Isabeelle Fuhrman stars as Alex Dall in The Novice.
When actress Isabelle Fuhrman (The Hunger Games) read the script for the psychological sports drama The Novice, she considered it a dream role she didn’t want to lose out on.
So, she wrote a letter to the film’s first-time feature writer and director Lauren Hadaway. Not about the part, but about a relay race she once ran from Santa Monica to Las Vegas — with a broken wrist.
“I ran about 60 miles with a cast on my arm,” Fuhrman, 24, told the Current during a recent interview. “I wrote her to let her know that I was the only person that she could possibly cast for the movie. Not only could I handle it emotionally, but I could handle it physically too.”
Fuhrman’s letter was persuasive, her taped audition great, so she booked the role. In The Novice, she plays Alex Dall, a college freshman who becomes obsessed with making her university’s varsity rowing team.
During the training, Alex puts her mind and body on the line, taking a risky path that could either lead to success or self-destruction.
The Novice is currently available on VOD, and Fuhrman was nominated for an Independent Spirit Award for Best Female Lead for her role.
Winners of the 37th Independent Spirit Awards will be announced March 6.
What kinds of physical demands did you have to endure through the production?
(Laughs.) I endured a lot! I really killed myself for this role. [Director] Lauren [Hadaway] made it clear that there wasn’t going to be a [stunt] double and that I was going to have to row the entire movie. I was like, “Yeah, I’m game for this!” Then, the next day, I’m waking up at 4:30 a.m. and rolling out of bed in pitch-black darkness to row for six hours and then lift weights for an hour. That was my schedule for the six weeks leading up to filming.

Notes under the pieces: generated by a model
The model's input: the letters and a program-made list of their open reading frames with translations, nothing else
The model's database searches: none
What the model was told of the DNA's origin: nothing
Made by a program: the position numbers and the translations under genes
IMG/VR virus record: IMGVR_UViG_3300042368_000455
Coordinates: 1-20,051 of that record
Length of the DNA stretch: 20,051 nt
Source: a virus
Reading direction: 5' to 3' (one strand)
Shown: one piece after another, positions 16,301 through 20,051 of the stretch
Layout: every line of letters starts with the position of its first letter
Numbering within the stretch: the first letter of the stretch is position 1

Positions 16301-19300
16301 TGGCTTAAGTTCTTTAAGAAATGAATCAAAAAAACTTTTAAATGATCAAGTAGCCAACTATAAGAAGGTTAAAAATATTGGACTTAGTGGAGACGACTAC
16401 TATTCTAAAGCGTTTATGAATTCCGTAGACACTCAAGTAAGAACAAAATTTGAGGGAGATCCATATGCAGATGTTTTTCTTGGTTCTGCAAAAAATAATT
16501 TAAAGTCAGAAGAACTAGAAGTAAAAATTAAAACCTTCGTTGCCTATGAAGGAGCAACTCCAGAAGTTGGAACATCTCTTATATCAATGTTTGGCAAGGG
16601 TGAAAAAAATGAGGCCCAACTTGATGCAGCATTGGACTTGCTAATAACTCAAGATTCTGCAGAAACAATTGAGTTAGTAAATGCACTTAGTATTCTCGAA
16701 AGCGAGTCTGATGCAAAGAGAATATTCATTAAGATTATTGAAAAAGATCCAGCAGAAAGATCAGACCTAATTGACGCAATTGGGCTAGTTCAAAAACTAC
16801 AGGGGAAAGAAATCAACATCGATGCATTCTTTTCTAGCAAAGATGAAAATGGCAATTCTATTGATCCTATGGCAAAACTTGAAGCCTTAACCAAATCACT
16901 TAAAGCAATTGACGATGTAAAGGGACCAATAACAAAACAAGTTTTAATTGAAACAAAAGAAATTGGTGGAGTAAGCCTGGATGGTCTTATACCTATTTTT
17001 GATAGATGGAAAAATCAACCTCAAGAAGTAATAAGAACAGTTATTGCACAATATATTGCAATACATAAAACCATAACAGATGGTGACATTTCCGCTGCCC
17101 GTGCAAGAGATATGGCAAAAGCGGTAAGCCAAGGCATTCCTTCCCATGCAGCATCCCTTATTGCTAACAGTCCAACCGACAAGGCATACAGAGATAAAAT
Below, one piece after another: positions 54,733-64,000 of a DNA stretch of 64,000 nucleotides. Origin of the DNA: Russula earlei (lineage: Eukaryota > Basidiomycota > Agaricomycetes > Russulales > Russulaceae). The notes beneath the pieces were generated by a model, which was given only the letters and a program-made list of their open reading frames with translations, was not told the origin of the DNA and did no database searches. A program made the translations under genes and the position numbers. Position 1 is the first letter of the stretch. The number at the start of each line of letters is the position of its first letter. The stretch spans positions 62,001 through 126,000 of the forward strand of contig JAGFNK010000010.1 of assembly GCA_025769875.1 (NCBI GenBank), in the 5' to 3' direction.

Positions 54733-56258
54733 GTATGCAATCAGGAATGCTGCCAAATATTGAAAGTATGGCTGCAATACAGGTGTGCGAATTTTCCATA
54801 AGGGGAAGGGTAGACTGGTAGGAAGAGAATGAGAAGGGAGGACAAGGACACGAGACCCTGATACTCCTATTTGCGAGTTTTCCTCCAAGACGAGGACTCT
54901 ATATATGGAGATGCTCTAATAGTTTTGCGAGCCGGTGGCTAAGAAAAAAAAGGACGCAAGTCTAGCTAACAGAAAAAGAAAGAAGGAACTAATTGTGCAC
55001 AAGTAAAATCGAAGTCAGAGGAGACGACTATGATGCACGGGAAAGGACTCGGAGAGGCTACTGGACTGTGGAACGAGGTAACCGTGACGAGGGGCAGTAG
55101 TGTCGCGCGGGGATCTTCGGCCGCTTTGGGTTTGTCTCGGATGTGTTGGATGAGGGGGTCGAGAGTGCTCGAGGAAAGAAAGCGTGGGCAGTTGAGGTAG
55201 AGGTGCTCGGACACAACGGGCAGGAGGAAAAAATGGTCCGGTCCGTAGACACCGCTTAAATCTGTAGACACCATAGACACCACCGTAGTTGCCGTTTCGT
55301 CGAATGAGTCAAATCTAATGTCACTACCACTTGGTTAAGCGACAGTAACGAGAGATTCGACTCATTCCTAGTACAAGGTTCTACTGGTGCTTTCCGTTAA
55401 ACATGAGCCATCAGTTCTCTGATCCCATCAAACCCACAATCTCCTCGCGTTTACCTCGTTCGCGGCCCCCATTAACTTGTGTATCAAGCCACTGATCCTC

Did you become obsessed with your character in the same way she becomes obsessed with rowing?
For me, I was getting obsessed with the role. [Alex’s] journey quickly became my journey, simultaneously. The training really aided in the process. I would come home with blisters, and my hands would be bleeding. I was hoping they didn’t get infected like they do in the script. I was living and breathing what Alex was going through. I really felt like I was in it the entire time.
Did you have to fall in love with rowing, too?
I had to fall in love with the sport. I had to master the sport and sit in a boat alongside girls who had been rowing since they were 7 or 8 years old. I had to look like I knew what I was doing and look like I was fighting for one of the top spots. That was a lot of pressure I put on myself. I knew I had to push myself every single day. It was really fascinating to see my physical transformation happen. I really altered myself physically, mentally and emotionally. I was in a state of exhaustion that I don’t think I’ve ever experienced on a film. It became my life.
Do you think you could make a real-life university rowing crew when you were at your peak?
You know, I was thinking, “Maybe if I ever want to go back to college, I could get in through rowing.” I feel like I got in a great space for the role. When I was making the movie, I had so much energy, even with the exhaustion and physical deterioration. I was the strongest I’ve ever been. I was thriving on it. I feel like I did the rowing community justice and captured what it means to have the grit, ambition and drive to achieve a certain goal for yourself.
Has the film industry broken your heart yet?
Oh, yeah. You put your heart and soul into the projects you audition for. There’s so much rejection in this industry. No one will really explain it to you either. When I was a kid, it really bothered me. You’re developing your sense of self, so you ask, “Am I not doing it right?” As I’ve gotten older, you realize that no one really knows what they’re looking for. Now, I don’t get upset about the roles I don’t get. I think The Novice would’ve been an exception though. I felt in my bones the moment I read it that this was a role for me. I think the universe puts you where you’re meant to be.